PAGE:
When someone gives you a chance at the start of your career that’s something you never forget. Last year as editor of Verge magazine I was relying on a lot of people to give me chances. I was as inexperienced as they come, a complete novice I had to learn my craft from scratch. Acquiring interviews for our miniature magazine was my greatest challenge and greatest worry. So as you can imagine as editor of our humble publication I was always eternally grateful to any well-known face that allowed me to pester them with questions either in person or on the telephone. After 12 issues of interviewing some of Ireland’s and Europe’s best known faces, for the final issue I decided to return to my root’s and chase after one of the country’s and Cork’s most famous broadcaster’s, Bill O’ Herlihy. After all it was worth a try, it was worth a chance. Luckily for me, Bill said yes.
While on the surface I may not appear to be the most knowledgeable of sport’s experts and am the last person you would want on any 5 aside team, living with a father and brother who eat, sleep and breathe sport has meant that I have picked up my fair share of facts throughout the years. So as you can imagine the enormity of interviewing Bill O’ Herlihy was quite momentous for me. From Champions League matches which haunted my Tuesday’s and Wednesday’s every September to May as a child, to that jovial Cork accent and smile that glittered from television screens for every World Cup and Olympics I had ever experienced, I knew this interview with Bill was special.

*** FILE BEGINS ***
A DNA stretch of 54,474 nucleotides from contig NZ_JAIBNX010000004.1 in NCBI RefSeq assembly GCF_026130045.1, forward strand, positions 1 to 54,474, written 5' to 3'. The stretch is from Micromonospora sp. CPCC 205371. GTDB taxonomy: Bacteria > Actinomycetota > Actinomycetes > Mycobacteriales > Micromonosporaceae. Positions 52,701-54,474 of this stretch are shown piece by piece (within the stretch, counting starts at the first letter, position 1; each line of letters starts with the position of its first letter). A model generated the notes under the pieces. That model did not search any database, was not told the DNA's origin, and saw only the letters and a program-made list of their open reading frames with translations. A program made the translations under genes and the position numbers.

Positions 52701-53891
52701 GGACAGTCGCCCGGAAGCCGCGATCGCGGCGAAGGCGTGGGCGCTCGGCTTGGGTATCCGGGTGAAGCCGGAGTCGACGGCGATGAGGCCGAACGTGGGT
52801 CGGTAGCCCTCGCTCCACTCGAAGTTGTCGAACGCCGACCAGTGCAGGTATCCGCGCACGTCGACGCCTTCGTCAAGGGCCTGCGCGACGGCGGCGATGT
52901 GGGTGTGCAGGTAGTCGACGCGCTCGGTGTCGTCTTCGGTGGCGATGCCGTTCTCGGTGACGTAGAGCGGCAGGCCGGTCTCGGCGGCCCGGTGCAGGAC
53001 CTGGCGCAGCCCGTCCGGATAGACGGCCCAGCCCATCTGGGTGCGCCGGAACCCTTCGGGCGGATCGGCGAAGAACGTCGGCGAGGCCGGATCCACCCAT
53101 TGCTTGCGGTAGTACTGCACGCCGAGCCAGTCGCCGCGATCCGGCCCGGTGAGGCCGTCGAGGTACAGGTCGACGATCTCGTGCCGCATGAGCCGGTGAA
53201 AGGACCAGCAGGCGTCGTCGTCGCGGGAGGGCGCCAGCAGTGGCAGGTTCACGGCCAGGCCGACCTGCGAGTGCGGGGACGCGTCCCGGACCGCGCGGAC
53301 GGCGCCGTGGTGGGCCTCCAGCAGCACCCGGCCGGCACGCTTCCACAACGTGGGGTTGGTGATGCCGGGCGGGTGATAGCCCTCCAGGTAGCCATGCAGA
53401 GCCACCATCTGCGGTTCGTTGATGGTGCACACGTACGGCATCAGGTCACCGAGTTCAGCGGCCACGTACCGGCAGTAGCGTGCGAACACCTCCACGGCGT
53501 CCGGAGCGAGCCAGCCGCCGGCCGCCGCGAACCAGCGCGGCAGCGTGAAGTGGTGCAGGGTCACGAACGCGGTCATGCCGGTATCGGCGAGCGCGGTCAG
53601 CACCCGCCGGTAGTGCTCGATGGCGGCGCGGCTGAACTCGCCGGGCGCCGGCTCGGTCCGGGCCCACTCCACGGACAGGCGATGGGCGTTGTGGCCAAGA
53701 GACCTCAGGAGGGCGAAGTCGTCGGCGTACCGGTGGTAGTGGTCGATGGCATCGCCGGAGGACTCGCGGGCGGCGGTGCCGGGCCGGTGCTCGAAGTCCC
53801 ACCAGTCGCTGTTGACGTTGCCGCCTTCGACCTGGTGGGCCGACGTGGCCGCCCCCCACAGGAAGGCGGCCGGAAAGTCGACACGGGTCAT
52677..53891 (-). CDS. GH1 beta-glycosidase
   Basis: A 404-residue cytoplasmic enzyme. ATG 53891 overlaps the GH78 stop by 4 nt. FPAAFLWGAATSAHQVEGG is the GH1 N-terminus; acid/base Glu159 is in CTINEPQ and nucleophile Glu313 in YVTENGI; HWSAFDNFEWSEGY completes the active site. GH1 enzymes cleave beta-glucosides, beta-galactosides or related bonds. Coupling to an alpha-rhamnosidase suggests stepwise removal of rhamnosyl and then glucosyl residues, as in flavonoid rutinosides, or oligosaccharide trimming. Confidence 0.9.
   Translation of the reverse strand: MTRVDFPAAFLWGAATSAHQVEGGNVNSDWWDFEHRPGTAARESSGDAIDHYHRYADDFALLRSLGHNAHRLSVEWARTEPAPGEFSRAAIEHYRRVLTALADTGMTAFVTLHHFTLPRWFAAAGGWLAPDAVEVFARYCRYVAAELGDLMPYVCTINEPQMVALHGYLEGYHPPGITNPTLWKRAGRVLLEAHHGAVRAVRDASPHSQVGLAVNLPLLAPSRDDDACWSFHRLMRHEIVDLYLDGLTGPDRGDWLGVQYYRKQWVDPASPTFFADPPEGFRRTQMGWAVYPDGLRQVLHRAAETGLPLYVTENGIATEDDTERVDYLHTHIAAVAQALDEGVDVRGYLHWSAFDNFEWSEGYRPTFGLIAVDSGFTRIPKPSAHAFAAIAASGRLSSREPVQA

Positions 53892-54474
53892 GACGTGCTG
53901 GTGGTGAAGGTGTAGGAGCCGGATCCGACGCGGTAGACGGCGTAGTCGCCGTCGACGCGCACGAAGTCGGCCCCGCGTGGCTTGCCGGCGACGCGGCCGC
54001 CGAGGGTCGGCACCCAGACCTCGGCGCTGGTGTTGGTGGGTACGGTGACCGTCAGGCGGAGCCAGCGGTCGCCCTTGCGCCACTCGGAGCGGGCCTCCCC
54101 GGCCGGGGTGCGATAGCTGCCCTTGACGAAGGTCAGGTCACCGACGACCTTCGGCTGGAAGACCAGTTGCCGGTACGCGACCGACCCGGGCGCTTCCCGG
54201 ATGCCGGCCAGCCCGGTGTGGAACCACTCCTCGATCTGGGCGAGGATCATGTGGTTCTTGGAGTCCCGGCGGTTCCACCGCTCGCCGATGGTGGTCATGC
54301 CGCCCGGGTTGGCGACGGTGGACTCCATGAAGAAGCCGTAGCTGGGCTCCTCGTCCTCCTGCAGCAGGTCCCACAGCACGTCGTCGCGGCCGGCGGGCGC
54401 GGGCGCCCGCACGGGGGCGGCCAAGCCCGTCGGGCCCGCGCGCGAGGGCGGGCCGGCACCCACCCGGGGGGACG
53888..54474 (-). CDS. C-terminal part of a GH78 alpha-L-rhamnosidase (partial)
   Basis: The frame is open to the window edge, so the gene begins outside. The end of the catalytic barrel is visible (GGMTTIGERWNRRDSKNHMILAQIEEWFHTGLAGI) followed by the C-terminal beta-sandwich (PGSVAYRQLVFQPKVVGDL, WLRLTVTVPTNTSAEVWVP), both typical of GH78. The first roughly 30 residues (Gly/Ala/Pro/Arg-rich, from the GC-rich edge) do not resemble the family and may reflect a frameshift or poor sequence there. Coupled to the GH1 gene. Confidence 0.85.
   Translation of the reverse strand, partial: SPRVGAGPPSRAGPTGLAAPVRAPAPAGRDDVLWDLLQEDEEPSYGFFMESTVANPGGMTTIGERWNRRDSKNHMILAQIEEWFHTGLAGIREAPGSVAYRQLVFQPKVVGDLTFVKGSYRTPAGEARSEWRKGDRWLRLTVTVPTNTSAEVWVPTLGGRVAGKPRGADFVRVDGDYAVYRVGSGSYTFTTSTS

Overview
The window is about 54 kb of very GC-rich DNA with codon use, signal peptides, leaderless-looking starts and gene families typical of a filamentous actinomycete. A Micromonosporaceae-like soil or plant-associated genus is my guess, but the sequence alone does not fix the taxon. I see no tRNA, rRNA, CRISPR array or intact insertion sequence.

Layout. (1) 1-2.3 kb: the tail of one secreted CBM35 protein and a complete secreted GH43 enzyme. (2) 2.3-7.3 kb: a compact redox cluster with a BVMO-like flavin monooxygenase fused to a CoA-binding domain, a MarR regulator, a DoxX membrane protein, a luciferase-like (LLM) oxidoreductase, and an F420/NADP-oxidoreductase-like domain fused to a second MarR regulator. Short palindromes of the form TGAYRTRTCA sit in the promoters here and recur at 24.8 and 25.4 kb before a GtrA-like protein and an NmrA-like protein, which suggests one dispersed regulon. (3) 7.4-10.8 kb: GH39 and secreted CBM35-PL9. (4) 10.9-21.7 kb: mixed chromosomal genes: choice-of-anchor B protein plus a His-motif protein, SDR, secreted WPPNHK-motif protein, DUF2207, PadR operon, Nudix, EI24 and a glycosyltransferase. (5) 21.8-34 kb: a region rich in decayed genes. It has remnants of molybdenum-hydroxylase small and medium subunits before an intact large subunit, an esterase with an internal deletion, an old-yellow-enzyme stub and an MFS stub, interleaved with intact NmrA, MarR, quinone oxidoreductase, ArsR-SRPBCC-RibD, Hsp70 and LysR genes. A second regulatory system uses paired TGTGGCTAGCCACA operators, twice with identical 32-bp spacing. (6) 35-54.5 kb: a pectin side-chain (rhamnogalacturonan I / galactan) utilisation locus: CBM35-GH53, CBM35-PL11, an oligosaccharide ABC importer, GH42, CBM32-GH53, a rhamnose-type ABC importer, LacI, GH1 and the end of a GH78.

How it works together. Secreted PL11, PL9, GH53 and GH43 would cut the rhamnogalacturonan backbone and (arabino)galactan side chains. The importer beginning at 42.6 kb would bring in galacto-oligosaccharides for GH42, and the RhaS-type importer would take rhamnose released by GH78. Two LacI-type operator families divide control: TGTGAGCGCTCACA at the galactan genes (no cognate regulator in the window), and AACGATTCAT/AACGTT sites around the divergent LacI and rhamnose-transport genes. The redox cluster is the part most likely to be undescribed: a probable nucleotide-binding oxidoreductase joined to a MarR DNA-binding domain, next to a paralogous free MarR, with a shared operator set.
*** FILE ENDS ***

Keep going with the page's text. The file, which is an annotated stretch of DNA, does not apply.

Like every interview I had ever carried out before this, I researched Bill’s career which lasted an astonishing 50 years and scribbled down a list of questions to ask the stalwart Glasheen man. The day finally came when I would interview Bill. Not telling many people for fear it would fall through, I dialled the number of his Dublin office with a gasping breath and not so steady hand. One ring, two rings, three rings, fours rings, five….his receptionist answered and sent me through to Bill. Here we go, it would actually happen and before I had time to reflect and gather my notes it was actually happening. His distinct Cork accent tickled the telephone lines and although he was seated in his own Dublin office and I was situated at my desk in my clinical student accommodation in Cork, it felt as if we were chatting side-by-side in the room.
My greatest anxiety before conducting any interview is that the interviewee will give short, stunted answers or shower me with abuse, this couldn’t have been further from the reality with Bill. Answering my questions about his early days in the Cork Examiner and 7 Days show controversy (questions he had no doubt answered thousands of times before) with such astuteness and charisma the interview was an absolute pleasure to hold. What was even more special about the interview was that Bill gave such detailed and meandering answers and while with another person I might have cut them off for fear of adding to my already mighty mobile costs, with Bill I couldn’t help but listen with such intentness.